Pedowitz Gambling Report Released
The NBA finally released the indepedent investigation into the its gambling and officiating program on Thursday morning.
Lawrence Pedowitz, a former Chief of the Criminal Division in the United States Attorney's Office for the Southern District of New York, conducted a 14-month investigation and made extensive recommendations in 116-page report to improve the league's anti-gambling rules and officiating program.
It basically supports what the government and the NBA has been saying about disgraced former referee Tim Donaghy. It also supported the league's assessment that he was a rogue criminal. It also dismissed many of Donaghy's claims - such as the latest allegation that referees were encouraged to manipulate the results of games for the purpose of boosting the league's television ratings.
Pedowitz, a current partner at law firm Wachtell, Lipton, Rosen & Katz, was hired to investigate the league's policies and procedures after it was announced that disgraced former official Tim Donaghy was under investigation for using inside information to bet on NBA games.
Donaghy, who pleaded guilty to two federal felony charges, recently turned himself in to a Florida prison to serve was a 15-month sentence in prison.
For a lengthy look at the report, you can click on the link right here. But if you don't have an entire afternoon at your disposal, here is a summary of the findings on a number of critical issues.
On Gambling or Misuse of Confidential Information by Other Referees:
"We have discovered no information suggesting that any NBA referee other than Tim Donaghy has bet on NBA games or leaked confidential NBA information to gamblers."
There had been a suggested that referee Scott Foster was involved in the gambling operation since Donaghy reportedly called him more than 130 times - often before and after games Donaghy had bet on. The report states that the investigation "found it to be meritless."
Although we found nothing to suggest that other referees bet on NBA games or disclosed confidential League or team information, we did find that many referees engaged in other forms of gambling in violation of the NBA's rules. The anti-gambling rules had been too broadly drafted, and the League's failure to enforce the rules had contributed to a permissive atmosphere. At our suggestion, the League has narrowed and clarified the rules to enumerate specifically the types of gambling activities that are prohibited, and intends to strictly enforce the new rules going forward.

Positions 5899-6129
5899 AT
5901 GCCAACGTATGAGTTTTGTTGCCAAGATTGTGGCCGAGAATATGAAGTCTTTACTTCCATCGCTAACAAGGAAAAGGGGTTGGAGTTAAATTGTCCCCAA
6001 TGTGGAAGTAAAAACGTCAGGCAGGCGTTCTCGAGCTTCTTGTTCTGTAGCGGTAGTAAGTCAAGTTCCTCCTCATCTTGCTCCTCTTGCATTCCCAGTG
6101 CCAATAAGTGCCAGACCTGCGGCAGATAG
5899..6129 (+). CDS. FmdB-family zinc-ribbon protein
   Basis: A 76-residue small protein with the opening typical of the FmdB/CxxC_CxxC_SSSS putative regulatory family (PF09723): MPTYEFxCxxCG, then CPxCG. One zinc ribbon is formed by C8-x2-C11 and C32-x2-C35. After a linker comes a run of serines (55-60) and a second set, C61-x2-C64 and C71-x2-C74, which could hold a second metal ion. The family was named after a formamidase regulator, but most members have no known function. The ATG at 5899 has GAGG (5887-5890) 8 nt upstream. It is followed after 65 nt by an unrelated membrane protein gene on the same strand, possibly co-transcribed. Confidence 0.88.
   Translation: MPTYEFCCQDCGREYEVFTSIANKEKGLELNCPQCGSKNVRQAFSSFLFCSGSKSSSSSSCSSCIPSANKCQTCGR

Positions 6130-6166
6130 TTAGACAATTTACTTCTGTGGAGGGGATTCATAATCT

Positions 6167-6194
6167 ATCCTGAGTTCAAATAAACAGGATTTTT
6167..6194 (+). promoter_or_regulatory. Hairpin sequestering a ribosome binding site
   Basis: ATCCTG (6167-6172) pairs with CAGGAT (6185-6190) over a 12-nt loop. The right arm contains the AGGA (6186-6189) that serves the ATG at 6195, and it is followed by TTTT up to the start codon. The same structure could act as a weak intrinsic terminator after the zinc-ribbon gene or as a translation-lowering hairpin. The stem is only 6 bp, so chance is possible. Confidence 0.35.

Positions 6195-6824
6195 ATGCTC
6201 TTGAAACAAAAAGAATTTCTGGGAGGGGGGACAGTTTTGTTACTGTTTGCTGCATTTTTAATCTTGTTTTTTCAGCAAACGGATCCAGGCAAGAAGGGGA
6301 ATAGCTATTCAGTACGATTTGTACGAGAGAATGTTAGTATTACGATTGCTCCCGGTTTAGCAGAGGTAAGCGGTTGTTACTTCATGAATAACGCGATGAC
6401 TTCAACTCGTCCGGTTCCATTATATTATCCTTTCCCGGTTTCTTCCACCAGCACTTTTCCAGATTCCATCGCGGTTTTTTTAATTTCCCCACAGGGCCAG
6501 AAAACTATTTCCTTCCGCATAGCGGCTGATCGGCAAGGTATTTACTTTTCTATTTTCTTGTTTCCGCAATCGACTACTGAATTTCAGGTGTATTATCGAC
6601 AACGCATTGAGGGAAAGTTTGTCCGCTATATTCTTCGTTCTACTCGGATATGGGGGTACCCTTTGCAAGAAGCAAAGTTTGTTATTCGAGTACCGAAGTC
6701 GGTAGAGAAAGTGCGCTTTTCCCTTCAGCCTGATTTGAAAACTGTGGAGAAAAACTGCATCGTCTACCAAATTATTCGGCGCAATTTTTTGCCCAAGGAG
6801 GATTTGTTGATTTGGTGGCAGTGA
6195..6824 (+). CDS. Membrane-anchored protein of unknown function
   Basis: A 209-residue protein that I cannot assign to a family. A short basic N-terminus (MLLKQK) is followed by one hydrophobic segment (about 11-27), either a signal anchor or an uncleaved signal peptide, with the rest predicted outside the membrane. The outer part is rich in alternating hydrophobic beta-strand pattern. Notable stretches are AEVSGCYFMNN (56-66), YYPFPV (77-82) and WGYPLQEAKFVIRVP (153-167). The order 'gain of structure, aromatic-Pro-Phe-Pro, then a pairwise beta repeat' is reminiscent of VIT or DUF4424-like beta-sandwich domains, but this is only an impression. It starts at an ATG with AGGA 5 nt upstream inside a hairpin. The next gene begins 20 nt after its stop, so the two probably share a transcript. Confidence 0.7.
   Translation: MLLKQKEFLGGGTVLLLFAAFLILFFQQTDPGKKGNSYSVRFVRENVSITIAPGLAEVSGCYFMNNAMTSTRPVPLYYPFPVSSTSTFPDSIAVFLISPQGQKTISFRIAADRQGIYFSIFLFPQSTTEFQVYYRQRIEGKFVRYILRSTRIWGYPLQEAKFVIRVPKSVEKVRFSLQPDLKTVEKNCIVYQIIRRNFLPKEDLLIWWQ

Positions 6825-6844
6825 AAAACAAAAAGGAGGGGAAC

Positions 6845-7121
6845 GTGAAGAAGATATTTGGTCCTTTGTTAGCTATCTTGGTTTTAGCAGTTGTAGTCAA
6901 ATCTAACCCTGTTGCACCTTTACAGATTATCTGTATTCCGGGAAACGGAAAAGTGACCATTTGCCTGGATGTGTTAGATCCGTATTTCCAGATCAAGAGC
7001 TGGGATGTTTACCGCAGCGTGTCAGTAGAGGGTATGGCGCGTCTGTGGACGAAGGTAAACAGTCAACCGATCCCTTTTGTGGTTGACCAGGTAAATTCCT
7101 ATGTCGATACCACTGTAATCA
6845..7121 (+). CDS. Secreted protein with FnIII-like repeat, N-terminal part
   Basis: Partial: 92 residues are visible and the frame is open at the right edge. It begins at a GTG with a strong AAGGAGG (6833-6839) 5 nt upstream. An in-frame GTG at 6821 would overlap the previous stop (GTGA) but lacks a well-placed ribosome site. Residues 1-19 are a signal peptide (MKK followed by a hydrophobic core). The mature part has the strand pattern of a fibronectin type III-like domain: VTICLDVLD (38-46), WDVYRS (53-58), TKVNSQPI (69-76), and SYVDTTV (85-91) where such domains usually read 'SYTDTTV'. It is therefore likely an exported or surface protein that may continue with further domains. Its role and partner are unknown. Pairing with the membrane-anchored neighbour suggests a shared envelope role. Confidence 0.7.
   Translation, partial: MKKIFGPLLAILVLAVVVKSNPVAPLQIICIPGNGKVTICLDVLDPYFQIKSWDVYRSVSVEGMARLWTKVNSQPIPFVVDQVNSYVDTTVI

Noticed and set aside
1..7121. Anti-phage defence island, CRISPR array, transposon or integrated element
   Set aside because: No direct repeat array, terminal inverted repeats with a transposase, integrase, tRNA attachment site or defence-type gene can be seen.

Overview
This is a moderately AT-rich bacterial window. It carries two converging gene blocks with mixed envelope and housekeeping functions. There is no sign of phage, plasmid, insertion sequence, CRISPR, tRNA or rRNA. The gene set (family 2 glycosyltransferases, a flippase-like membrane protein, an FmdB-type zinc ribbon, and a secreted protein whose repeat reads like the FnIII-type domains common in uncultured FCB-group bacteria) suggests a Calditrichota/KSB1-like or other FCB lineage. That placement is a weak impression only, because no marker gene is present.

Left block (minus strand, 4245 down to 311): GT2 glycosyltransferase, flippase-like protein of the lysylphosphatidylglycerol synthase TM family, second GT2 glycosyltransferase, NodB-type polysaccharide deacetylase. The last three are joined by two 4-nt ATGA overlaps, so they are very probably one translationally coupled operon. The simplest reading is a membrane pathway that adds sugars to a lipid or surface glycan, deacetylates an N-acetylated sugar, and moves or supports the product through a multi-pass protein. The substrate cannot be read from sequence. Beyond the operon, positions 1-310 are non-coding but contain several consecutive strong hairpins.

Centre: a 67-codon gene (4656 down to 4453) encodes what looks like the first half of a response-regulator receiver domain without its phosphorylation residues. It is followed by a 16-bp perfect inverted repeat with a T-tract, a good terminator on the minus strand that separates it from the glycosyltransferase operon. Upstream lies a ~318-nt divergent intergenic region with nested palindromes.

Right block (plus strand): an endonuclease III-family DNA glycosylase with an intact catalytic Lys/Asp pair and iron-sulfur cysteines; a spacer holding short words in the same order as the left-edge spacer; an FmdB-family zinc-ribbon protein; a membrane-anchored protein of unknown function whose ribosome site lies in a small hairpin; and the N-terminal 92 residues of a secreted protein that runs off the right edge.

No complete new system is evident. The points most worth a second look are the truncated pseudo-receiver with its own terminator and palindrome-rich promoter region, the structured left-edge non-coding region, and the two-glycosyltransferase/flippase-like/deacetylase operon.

A Review of Donaghy Games:
Pedowitz also reviewed a group of 17 games that included 16 on which Donaghy provided picks during the 2006-07 season.
Donaghy has denied intentionally making calls designed to manipulate games, and the government has said that it found "no evidence that Donaghy ever intentionally made a particular ruling during a game in order to increase the likelihood that his gambling pick would be correct." Based on our review, and with the information we have available, we are unable to contradict the government's conclusion.
And Finally, the Integrity of the League's Officiating Program
Refs have often been charged with showing favoritism for star players and star-laden teams, so Pedowitz also examined the perceived biases of referees, especially following the charges that officials rigged the results of several playoff games - most notably, Game 6 of the 2002 Western Conference Finals between the Los Angeles Lakers and Sacramento Kings, when Shaquille O'Neal was ushered to the foul line almost every time a Kings player came within sniffing range.
The investigation also looked into a 2005 playoff series between the Houston Rockets and Dallas Mavericks, when Donaghy alleged that the league "targeted" Rockets center Yao Ming, a 2000 regular season game between the New York Knicks and Seattle SuperSonics, and a 2004 regular season game between the Toronto Raptors and Golden State Warriors, when Donaghy alleged that a referee used a personal relationship with Golden State to make favorable calls on the team.
"We have found no evidence of any inappropriate conduct in any of these series or games. And more generally, we have discovered no evidence that the League has asked referees to call games to favor particular teams or players," the report said.
But it also added this statement:
While the referees to whom we spoke said that their primary aim was to make accurate and consistent calls, some team representatives believe that some referees on occasion make calls based on personal bias. Steps taken since 2002 to improve the monitoring of referees have helped to reduce perceptions of favoritism. But because the potential for referee bias remains a threat to the integrity of the game, the League can do more, and we have made certain recommendations to that end.
I'll come back with what Pedowitz recommended for the league shortly.
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